Review: 'Vox Motus have succeeded in turning an awful reality into a poetic tragedy, both poignant and heart wrenching'
As part of our long-standing partnership with University of Sussex, we’re collaborating with students to review Brighton Festival shows and report on events happening across the city.
Our first guest review is by Charlotte Gray, a first year student, BA (Hons) International Development and Anthropology. Here’s what she thought of Flight by Vox Motus.
Recently, I had the privilege of seeing Flight, an intricate moving diorama created and performed by Glasgow based company, Vox Motus. Upon arriving at King Alfred Leisure Centre, I had no idea what to expect. However, having only read outstanding reviews, I knew I was going to be immersed in something different from anything I had seen before. At the beginning, different groups were taken into a room to wait before each person was taken to their individual seat inside a dark cubicle. I was given headphones with soft music playing, and instructions to get close.
Immediately, the experience became incredibly personal. The story is based on playwright Oliver Emanuel’s adaptation of Caroline Brothers' novel Hinterland. It began by introducing Aryan and Kabir, two Afghan brothers at the start of their ambitious journey from Kabul to London. I was immediately drawn into a miniature world of carefully created wooden figures arranged into elaborate scenes. The figures of Aryan and Kabir were depicted travelling by boat, train, on foot, and in the backs of lorries as they battle storms, imprisonment, and various other extreme situations that many migrants face.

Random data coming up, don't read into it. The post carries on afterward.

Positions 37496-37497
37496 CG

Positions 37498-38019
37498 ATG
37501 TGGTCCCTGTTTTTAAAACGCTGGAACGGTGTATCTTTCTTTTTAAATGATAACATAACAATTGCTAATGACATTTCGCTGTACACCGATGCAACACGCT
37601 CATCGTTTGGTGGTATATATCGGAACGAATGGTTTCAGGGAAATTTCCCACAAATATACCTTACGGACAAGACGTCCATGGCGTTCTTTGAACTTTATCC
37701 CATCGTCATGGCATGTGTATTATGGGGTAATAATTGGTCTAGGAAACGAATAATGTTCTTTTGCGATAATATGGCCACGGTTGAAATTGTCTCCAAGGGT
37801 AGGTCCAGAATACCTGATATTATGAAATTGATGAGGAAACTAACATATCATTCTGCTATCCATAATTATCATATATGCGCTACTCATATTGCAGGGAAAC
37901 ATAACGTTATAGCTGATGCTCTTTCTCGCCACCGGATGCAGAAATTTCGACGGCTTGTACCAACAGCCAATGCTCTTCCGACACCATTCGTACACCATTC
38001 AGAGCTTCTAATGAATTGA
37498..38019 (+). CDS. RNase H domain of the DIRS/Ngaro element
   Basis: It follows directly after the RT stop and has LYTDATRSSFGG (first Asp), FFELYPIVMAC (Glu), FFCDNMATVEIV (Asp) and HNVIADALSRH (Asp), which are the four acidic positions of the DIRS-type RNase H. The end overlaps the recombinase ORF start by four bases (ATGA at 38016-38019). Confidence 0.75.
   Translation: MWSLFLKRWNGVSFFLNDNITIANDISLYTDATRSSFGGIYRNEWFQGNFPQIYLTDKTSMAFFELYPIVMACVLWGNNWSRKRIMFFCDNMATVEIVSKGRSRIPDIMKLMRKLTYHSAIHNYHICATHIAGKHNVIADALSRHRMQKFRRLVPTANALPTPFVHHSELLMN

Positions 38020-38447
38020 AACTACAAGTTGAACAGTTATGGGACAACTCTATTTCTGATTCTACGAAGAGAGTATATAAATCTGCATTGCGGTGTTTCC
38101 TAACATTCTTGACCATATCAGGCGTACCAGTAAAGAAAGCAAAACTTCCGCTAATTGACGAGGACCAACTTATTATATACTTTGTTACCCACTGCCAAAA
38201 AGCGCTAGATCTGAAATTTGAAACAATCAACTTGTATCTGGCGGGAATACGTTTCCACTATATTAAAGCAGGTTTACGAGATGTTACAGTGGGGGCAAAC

Each scene was crafted with the utmost intent. Simple images with purposeful lighting established each setting beautifully. Gripping sound effects accurately established the mood of each scene, whether dreamlike or eerie. Additionally, childlike voices truly made this experience both genuine and imaginative. In addition, sitting in a rotating chair made it more of an interactive experience, as I was able to move with the models as they drifted past.
Vox Motus have succeeded in turning an awful reality into a poetic tragedy, both poignant and heart wrenching.
In just an hour, Flight emotively illustrates themes of economic migration, modern-day slavery, sexual abuse, capitalism, and hope. The exhaustion and hardship the boys face during their gruelling two-year journey attempting to cross borders into Europe is incredibly realistic.
One aspect that particularly stood out to me was the creative decision to depict border control guards as seagulls; their loud dissonant squawking in place of speech – entirely unintelligible to the poor protagonists in an allegory for the French-Afghan language barrier – profusely exemplified the fright and anxieties they felt losing their liberty. The sympathy this draws is heart-wrenching. The story is mercilessly immersive, forcing the viewer to involve themselves in the plight of young refugees in a way that media coverage can never do.
The craft and skill used to create such a simple yet graphic portrayal of Aryan and Kabir’s story is done to an exorbitant quality. Vox Motus have created a microscopic world to portray issues far bigger and provide an extremely confrontational experience. It becomes almost hard to believe that you are watching miniature models instead of real people. At the end of the performance I left in tears, wishing it wasn’t over. My expectations were exceeded, and I was left speechless. I would highly recommend seeing Flight, it was truly unforgettable.
For your chance to see this unique show during its run at Brighton Festival, visit the Flight event page.